While she taught modern dance and choreography at CalArts, she applied to the Directing Workshop for Women at the American Film Institute. “I applied totally unqualified because it’s set up for women in the film business who have directed. At this point, in my early thirties, I was having a really good dance career.” She says she miraculously got in: “And then, of course, I panicked because I realised I knew nothing about making a film. But, as with dance, you can’t cheat. So I went and worked doing all kinds of jobs on the sets of 10 of the other women’s films because I wanted to understand the process.”

A year later, and after shadowing Australian director George Miller (whom she’d met in Japan) on his episode of Twilight Zone: The Movie, she was ready to make her short film. It came together as a period piece set in WWII with flashbacks, narration, and one Caucasian character – not conventional commercial Hollywood material. But, that didn’t bother Glatter. To her surprise, it garnered award nominations, including an Oscar. “When I got the call to say it was nominated [for an Academy Award for Short Film], I thought it was a mistake. I had to see it written down somewhere to believe it.” Though it didn’t win, Glatter did hear from director Steven Spielberg. “You could never plan that. He saw the film on a plane, which I thought was the most exotic thing ever.”

The two directors met about a TV anthology series Spielberg was developing called Amazing Stories, on which he’d invited his friends: Martin Scorsese; Clint Eastwood – as well as three newer names to direct. “That was really my film school,” Glatter notes. “What you learn is that everyone has a style. There’s not one way to do this, so you better find your own way of doing it. And to learn from such great directors! I feel like in dance I had always been a storyteller, so to me it was just a shift of direction in terms of what medium I was going to be telling stories in.” Each episode was a separate story and prepped like a movie; Glatter directed three. “Steven Spielberg is an incredibly brilliant and kind person. And he told me a number of things that come into play all the time when I’m directing. One of those things is that when you’re watching a scene and something’s not working – maybe it’s the blocking, or you haven’t broken down what the scene is about, or there’s something wrong with the dialogue – if you tell your instincts to shut up, they will and they won’t talk to you anymore. That idea of keeping the channel to your own instincts open and clear: what a great thing to be telling a young director.”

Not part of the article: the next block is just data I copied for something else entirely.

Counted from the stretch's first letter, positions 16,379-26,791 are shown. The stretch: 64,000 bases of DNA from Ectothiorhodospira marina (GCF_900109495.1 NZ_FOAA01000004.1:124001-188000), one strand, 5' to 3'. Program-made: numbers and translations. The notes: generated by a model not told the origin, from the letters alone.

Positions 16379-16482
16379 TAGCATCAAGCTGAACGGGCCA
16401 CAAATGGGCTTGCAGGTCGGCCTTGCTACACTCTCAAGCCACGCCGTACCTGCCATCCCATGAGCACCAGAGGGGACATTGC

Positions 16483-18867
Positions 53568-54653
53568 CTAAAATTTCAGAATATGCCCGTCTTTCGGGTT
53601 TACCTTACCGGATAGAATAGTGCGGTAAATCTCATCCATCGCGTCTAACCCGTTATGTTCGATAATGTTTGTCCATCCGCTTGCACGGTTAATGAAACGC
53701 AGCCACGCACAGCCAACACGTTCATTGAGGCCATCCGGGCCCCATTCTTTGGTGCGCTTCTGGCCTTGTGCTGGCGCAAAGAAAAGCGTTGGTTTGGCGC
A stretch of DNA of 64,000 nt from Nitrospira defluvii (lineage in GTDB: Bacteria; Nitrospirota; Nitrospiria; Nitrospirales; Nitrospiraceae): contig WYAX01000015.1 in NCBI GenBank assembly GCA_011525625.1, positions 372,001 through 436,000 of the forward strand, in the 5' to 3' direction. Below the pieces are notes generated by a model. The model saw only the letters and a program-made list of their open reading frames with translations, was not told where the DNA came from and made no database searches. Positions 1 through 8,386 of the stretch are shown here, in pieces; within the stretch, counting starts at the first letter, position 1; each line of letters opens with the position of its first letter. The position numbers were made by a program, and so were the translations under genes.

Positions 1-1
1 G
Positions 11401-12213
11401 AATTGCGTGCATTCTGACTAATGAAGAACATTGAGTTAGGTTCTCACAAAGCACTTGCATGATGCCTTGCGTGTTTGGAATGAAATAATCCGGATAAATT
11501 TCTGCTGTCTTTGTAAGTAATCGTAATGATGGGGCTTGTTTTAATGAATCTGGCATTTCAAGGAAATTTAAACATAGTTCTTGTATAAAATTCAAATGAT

And then Twin Peaks happened. “I went to the screening of the pilot and was blown away. Twin Peaks was a game changer. To me, it was the beginning of what’s going on in TV right now, of amazing visual storytelling. We’re in a golden age,” she says. “David Lynch is an amazing director, a visionary director. In person he’s fantastic, very down to earth.” She eventually got the call, directed four episodes, and was nominated for her first DGA Award. “From that moment on, I’ve been directing all the time. I try not to make decisions about what the delivery system is. Meaning I’ve done movies, I’ve done pilots, I’ve done TV episodes. It’s about good material,” she says. Glatter’s first movie was Now and Then starring Melanie Griffith, Demi Moore, Rosie O’Donnell, and Rita Wilson. “It was very successful. Then I did another movie called The Proposition with Madeleine Stowe and Kenneth Branagh, which did not do as well. And I think it’s changed a bit, especially as a woman. If you did one successful movie, you’d get another, but if it was unsuccessful, you’d have to go and reinvent yourself.”

“I’ve talked about this with male directors: If a male director does a successful movie, he’ll get maybe five more movies out of it… It’s tough. If you’re going to do it, you have to have the perseverance. I don’t think I ever thought of giving up. It was: OK, how badly do you want to do this? And for me, not doing it was not an option.”

Part of The Proposition’s problem came down to PolyGram’s going out of business. “It was bad timing. I felt it was a combination of factors but I certainly looked at the creative and thought: What could I have done better? Like all of us, you just have to get back on the bike and do it again. You can’t let it paralyse you.”

It’s no surprise that Glatter, who has a pleasing energy about her, is a mentor to many. “I looked around and I saw how few women there were. It was just not acceptable. There are a lot of strong women and I knew that as a working director, I could afford to grab the hand of the next generation. It’s been amazing that some of the women I’ve mentored I’ve walked the red carpet with. There’s nothing more thrilling than saying: This is my mentor, this is my mentee, and we’re doing this together.”


1 Kale salmon: $25
1 BLT Caesar: $14
1 Fresh mint tea: $5
1 Almond cappuccino: $6
1 Chocolate salted caramel ice cream cake: $14
Total: $64

Words: Marina Kay
Images: Vincent Long